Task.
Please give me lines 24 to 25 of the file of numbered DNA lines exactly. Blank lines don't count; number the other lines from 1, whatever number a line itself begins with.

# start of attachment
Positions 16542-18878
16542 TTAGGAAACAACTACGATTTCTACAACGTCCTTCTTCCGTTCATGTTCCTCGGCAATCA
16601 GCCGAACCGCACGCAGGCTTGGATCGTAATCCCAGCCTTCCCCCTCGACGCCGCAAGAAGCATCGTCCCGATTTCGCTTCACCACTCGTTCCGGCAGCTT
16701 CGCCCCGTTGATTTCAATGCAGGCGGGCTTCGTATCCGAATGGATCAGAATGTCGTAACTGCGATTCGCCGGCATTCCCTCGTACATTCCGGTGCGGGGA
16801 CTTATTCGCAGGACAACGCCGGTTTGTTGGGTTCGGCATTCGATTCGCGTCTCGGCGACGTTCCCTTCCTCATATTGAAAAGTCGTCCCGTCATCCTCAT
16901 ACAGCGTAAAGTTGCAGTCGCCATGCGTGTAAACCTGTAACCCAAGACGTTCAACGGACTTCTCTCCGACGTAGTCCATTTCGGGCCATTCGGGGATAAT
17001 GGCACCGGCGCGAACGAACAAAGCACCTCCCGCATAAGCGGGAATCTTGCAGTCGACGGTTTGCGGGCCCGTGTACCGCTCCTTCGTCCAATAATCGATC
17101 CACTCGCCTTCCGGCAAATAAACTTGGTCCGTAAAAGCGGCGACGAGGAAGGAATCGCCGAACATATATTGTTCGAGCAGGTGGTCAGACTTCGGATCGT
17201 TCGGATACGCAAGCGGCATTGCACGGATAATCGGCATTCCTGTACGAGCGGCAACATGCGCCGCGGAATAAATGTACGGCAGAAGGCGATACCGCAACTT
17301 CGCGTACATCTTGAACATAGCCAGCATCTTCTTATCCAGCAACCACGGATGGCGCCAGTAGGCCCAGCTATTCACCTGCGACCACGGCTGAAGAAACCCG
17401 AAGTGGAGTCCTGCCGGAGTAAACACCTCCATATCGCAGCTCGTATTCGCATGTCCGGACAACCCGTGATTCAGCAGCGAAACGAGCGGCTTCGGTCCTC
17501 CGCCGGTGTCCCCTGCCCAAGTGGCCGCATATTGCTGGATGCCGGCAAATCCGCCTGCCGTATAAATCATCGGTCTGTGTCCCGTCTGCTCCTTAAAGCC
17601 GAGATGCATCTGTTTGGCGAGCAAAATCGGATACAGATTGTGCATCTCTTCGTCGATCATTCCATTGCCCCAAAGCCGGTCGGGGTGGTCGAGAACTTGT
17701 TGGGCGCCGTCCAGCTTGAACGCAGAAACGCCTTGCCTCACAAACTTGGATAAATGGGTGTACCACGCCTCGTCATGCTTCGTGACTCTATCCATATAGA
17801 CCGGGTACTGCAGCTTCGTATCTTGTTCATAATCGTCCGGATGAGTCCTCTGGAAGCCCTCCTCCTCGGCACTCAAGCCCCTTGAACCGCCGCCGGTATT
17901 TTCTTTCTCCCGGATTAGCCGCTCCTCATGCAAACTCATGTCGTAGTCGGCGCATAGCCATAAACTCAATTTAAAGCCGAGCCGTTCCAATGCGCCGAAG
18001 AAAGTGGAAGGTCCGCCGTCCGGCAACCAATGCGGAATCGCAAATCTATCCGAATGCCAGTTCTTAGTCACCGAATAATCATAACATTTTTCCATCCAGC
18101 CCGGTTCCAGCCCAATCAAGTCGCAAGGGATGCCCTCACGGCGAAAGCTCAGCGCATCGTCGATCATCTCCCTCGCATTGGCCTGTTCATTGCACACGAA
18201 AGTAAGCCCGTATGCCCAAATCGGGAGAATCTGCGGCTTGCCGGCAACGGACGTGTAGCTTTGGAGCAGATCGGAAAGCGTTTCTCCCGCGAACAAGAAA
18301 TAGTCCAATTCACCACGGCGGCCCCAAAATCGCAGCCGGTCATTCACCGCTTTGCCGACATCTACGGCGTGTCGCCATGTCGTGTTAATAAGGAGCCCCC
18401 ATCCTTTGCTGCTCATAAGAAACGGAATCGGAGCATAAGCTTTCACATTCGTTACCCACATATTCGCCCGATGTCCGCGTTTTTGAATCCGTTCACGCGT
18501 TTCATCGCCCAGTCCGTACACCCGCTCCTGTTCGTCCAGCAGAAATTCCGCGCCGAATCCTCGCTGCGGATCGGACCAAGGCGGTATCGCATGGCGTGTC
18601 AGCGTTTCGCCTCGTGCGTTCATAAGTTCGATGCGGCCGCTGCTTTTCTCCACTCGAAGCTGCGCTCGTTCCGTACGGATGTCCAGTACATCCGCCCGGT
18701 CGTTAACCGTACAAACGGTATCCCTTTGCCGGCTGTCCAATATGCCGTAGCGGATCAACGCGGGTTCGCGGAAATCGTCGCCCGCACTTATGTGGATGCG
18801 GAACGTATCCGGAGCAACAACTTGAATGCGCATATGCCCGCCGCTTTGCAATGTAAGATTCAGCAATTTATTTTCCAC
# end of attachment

18701 CGTTAACCGTACAAACGGTATCCCTTTGCCGGCTGTCCAATATGCCGTAGCGGATCAACGCGGGTTCGCGGAAATCGTCGCCCGCACTTATGTGGATGCG
18801 GAACGTATCCGGAGCAACAACTTGAATGCGCATATGCCCGCCGCTTTGCAATGTAAGATTCAGCAATTTATTTTCCAC